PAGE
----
The Current

Are scientists asking the right questions when it comes to testing Alzheimer's drugs?

The cancellation of a clinical trial for a potential Alzhemier's drug is raising questions over the feasibility of the "amyloid hypothesis" — a specific theory for a cure that scientists have been pursuing for years. Do scientists need to start exploring new avenues?

Pharmaceutical companies pulled the plug on clinical testing of one treatment for disease last week

A woman suffering from Alzheimer's holds the hand of a relative in a retirement house in France. Last week, companies Biogen and Eisai pulled the plug on clinical trials for a drug that held hope of slowing cognitive decline in patients with the disease. (SEBASTIEN BOZON/AFP/Getty Images)

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The cancellation of two promising clinical trials for a potential Alzheimer's drug is raising concern among some in the medical community that scientists are too focused on the "amyloid hypothesis" in the fight to cure the disease.

Last week, pharmaceutical companies Biogen and Eisai announced they were pulling the plug on testing a drug called aducanumab, which was designed to slow cognitive decline in Alzheimer's patients.

The clinical trials were aimed at removing the amyloid-beta, a protein linked to Alzheimer's disease, from the brain. Researchers believed getting rid of it could help treat the disease, a theory known as the amyloid hypothesis, said Simone Fishburn, vice-president and executive director of BioCentury, which does research and analysis about the biopharmaceutical industry.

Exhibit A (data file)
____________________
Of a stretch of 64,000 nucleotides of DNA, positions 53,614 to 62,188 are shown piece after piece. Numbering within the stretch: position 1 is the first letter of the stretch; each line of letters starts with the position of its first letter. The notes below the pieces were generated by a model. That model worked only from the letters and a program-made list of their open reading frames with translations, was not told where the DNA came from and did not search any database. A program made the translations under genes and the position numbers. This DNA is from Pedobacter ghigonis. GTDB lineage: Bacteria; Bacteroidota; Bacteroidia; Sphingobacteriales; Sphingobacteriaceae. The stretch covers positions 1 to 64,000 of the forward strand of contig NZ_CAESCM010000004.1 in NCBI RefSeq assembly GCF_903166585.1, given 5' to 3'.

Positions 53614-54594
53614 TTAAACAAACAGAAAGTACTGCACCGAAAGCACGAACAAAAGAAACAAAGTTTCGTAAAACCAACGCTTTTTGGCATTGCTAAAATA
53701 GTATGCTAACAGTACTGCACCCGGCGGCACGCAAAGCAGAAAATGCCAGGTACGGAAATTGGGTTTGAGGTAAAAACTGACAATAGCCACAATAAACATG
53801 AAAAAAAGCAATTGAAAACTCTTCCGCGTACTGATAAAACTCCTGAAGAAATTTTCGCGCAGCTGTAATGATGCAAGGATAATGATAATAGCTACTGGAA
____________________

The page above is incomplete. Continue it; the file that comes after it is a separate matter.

Fishburn said there have been many clinical trials focused on the protein — trials involving thousands of patients and millions of dollars — however, "it really has yet to bear fruit," she told The Current's guest host Piya Chattopadhyay.

Science advances by failures.- Simone  Fishburn , vice-president and executive director of BioCentury

Scientists need to examine whether they're asking questions to truly get the answers, or whether they're doing it "just to double down on something that they've invested so much time and effort in," she said.

"Science advances by failures."

'Cocktail' cure may be the answer

Dr. Sandra Black, a cognitive and stroke neurologist in Toronto, says there could be a more balanced approach in the research for drugs to tackle Alzheimer's disease.

"Scientists are supposed to be objective, but they get very attached to their own hypotheses," she explained.

Black predicts there won't be a single cure, but rather a "cocktail, just like in cancer."

To discuss the clinical trials and treating Alzheimer's, Chattopadhyay spoke to:

  • Simone Fishburn, vice-president and executive director of BioCentury, which does research and analysis about the biopharmaceutical industry.
  • Dr. Sandra Black, a cognitive and stroke neurologist whose research includes work on amyloids. She directs the Toronto Dementia Research Alliance, and the Hurvitz Brain Sciences Research Program at Sunnybrook Health Sciences Centre.
  • Dr. Saskia Sivananthan, a neuroscientist and chief of research at the Alzheimer Society of Canada.

Click 'listen' near the top of this page to hear the full conversation.

Produced by Alison Masemann.


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